The new generation of Intel processors has been a real hit in terms of performance. Unfortunately, there are defects in the structure of the systems that can cause serious problems in the operation of the device.

I’m talking about the 12th generation Intel Core processors (Alder Lake-S), which use the new architecture and provide support for new interfaces. The chips are larger than previous models and use a new socket – LGA 1700.

It seems that the method of installing the new chip is not perfect and may cause problems with heat dissipation from the processors.

Intel Alder Lake processors have a problem with bending

There are more and more reports on the web about processor laminate bending after installing the processor in the socket or even bending the motherboard itself. This is well explained in the video below.

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Curved plates translate to lower cooling pressure for the processor, which can lead to worse heat dissipation and higher temperatures. Some people decide to modify the processor holder or replace it with a non-standard frame.

Intel Alder Lake-S Intel Alder Lake-S
One way to solve the problem is to add additional gaskets under the bracket

Intel Alder Lake-S
Overclockers decide to use a custom mounting frame

Tom’s Hardware editors asked Intel for comment. The problem turned out to be there – the manufacturer’s spokesperson sent the following statement:

We have not received reports of performance issues with 12th Gen Intel Core processors due to changes to the heat spreader (IHS). Our internal testing shows that IHS on 12th Gen desktop processors may exhibit slight bending when installed in the socket. Such curvature is expected and does not cause the processor to operate out of specification. We strongly advise against making any modifications to the socket or installation method. These modifications will cause the processor to be out of specification and may void the product warranty.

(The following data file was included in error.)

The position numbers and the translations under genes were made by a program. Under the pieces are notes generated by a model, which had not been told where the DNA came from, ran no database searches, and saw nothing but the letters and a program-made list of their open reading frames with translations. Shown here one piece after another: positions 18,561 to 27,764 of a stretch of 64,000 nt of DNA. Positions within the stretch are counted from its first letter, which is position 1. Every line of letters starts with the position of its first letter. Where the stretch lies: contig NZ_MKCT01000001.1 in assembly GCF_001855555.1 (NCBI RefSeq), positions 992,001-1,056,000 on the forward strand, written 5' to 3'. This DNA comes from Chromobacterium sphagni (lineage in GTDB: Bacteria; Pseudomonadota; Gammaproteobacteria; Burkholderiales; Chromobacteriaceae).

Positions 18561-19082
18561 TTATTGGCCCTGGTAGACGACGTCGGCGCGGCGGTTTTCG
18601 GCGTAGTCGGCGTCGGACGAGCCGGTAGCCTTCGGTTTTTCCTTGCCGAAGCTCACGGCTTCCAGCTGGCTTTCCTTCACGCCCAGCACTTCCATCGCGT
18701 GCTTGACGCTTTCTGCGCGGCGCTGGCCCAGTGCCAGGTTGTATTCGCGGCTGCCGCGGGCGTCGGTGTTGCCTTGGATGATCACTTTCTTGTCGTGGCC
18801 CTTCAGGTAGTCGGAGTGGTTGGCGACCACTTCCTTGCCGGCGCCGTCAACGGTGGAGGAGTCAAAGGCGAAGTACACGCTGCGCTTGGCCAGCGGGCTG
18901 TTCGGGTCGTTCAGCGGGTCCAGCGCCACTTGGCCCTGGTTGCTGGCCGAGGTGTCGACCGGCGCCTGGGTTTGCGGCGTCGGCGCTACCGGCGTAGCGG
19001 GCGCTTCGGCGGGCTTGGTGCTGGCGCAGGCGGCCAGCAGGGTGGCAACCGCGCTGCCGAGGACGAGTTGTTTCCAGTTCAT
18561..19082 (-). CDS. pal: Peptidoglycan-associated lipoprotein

So the problem is not relevant? Well, not really. It is worth noting that the manufacturer indicates here the guaranteed specifications, that is, only the base clock of the processor. The manufacturer does not guarantee the higher value in Turbo mode, so the bent system does not have to reach it (and thus may offer much worse performance).

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Intel confirms that it is monitoring the situation, but does not plan to make any changes to the socket design. However, it is not known what the situation will look like with the failure rate of the motherboards themselves, especially after prolonged computer use.

Source: Tom’s Hardware